I Allow the Silky Darkness of Advent to Encompass Me

My shorts and tanks have migrated to the back of the closet, along with the tattered bathing suits, and worn flip flops. Thank God, I have six months of body reformation, before I need to brandish those garments again. I notice the birds are migrating to warmer climates, as my mind migrates from the obligations of academia, to the obligations of the holidays. I shuffle from online shopping, to online grading, updating my syllabus, along with my Christmas list. I’s this stressful juggle of trivial pursuits, which drop to the floor, when my arms tire of the daunting repetition. 
The dictionary defines migration as a move from one region or habitat to another, especially according to the seasons, which reminds me of the liturgical calendar, and the onset of Advent. Advent (from, “ad-venire” in Latin or “to come to”) is a time when people all around the world wait in joyful hope for the coming of the savior, the prince of peace, the mighty king. What does that really mean? 
I’m tired of waiting. Christians also anticipate a final consummation with the divine, a time of enormous grace, where God siphons off all the good in the world, and unfurls a new future. I find it difficult to sit with this kind of mystery, so I stop, and allow the silky darkness of Advent encompass me.
My beloved mom has migrated from Washington to California while her only sister recently migrated from life to death. Migrations are not simple adjustments but often painful alternations in the patterns of our lives. The days are shorter, in order to make room for the longer nights, but we have the privilege of knowing the light will eventually return (along with the bathing suits). We do not know when peace will return to the world, but I have a feeling we will have to make some painful adjustments, in order for this to become a reality.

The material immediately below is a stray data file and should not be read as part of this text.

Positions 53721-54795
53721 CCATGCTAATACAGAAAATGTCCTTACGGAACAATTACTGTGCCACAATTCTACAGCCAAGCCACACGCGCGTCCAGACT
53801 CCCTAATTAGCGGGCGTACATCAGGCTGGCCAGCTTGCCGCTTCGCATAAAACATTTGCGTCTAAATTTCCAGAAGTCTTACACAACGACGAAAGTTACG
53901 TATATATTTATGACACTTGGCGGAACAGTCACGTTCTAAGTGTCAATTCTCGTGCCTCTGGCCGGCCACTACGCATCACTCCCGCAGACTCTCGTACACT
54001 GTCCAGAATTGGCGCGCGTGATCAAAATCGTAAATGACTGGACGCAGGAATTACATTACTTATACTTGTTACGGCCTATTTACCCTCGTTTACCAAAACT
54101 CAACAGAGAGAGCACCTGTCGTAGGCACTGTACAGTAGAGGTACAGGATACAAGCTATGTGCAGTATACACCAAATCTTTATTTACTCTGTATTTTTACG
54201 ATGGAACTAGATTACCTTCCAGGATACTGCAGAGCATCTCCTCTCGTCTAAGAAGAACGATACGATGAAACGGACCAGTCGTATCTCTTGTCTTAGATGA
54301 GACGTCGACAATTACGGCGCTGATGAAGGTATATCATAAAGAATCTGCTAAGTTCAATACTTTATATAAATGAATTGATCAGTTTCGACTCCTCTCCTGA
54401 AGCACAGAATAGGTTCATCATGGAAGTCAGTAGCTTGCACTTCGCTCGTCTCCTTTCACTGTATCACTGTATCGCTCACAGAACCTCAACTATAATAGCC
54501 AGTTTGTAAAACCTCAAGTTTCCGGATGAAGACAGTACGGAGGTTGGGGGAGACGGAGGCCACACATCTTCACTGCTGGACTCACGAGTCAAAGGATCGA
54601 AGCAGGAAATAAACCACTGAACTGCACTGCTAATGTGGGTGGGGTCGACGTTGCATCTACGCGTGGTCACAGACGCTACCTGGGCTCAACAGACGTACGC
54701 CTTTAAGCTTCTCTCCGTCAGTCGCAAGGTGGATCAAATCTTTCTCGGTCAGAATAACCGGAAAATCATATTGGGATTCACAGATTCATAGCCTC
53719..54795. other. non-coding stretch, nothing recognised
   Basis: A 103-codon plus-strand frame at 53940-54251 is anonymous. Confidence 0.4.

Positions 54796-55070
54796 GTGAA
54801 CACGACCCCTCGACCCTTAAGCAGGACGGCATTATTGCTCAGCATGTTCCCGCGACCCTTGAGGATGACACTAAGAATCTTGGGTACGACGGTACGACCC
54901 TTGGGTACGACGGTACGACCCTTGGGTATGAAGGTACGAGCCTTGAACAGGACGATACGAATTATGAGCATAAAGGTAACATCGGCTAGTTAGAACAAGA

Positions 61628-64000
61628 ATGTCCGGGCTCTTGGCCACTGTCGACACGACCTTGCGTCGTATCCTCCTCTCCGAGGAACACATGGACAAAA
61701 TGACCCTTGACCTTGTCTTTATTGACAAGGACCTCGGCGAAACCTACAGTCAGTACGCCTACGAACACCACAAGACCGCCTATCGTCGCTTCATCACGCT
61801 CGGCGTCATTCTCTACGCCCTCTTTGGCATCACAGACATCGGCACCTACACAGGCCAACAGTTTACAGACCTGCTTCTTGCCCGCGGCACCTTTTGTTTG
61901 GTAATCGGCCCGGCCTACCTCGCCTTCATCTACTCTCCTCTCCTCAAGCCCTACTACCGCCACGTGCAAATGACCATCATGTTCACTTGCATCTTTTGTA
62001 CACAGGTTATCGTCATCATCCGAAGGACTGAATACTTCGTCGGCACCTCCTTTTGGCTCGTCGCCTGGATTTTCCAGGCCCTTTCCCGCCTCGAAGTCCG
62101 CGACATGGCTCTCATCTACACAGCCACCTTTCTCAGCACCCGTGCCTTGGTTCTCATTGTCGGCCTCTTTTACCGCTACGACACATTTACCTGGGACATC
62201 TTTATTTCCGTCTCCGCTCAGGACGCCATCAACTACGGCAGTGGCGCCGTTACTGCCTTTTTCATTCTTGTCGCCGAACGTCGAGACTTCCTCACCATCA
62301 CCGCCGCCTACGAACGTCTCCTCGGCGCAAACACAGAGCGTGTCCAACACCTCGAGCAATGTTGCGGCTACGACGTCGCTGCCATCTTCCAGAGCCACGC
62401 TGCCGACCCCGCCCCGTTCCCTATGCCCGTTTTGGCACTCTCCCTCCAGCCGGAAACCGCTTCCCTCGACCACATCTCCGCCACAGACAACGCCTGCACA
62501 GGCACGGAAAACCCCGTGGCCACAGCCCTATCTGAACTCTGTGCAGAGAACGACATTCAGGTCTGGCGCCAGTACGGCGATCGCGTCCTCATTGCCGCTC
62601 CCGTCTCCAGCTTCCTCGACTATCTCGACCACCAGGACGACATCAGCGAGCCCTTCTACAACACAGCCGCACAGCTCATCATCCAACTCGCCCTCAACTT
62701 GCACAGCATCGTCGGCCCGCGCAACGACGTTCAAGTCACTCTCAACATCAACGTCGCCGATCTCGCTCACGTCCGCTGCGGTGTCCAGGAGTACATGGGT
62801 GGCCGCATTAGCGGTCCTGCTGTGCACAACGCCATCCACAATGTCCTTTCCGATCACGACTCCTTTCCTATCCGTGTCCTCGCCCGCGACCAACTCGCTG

I feel the darkness calling me away from the futility of my thoughts towards a more meaningful meditation. Regardless of the state of the world, I still feel a glorious hope, percolating deep inside. Frederick Buechner says, “For outlandish creatures like us, on our way to a heart, a brain, and courage, Bethlehem is not the end of our journey but only the beginning – not home but the place through which we must pass if ever we are to reach home at last.” I’m fairly attached to this home but it forces me to consider my final destination. 
My Dad died in December, so this is always an emotional time of year for me, and I find it difficult to negotiate the holidays without him. I resist moving the remnants of Christmas past to the back of the closet, I like to take them out, and swaddle myself in the memories. I know my sister and I remember much of our youth differently, even though our experience was similar, and maybe that is why our understanding of God is so diverse. “How will we know it’s us without our past?” (John Steinbeck) 
I believe we are all created good, but our experience shapes us, causing irreversible deviations from the original plan. The violence in the world seems proof enough, we can take what is intended for good, and reconfigure it for our own evil purposes. I fear more acts of destruction will precede our intended destiny. 
I depend on Advent to bring forth the things I have stored in the back of the cranial closet. This includes my faith, my ability to forgive, and my compassion for others. More often than not I push these things aside and allow the more pressing issues of my secular life to dominate my thoughts. I’m old enough to know we live in a state of constant change and I suppose this is where we will eventually find our hope. The direction in which we move is our choice. I am constantly learning, dreaming, and becoming. If this is not happening than I am deteriorating, declining, and decomposing. I have to allow the old to inform the new and I believe this is the blessing of Advent. At the very least, I can believe in a world, embodied by peace, hope, and love. I love how Brian McLaren describes Advent, “It intoxicates us like the best wine ever and so turns life from disappointment into a banquet.” God Bless…




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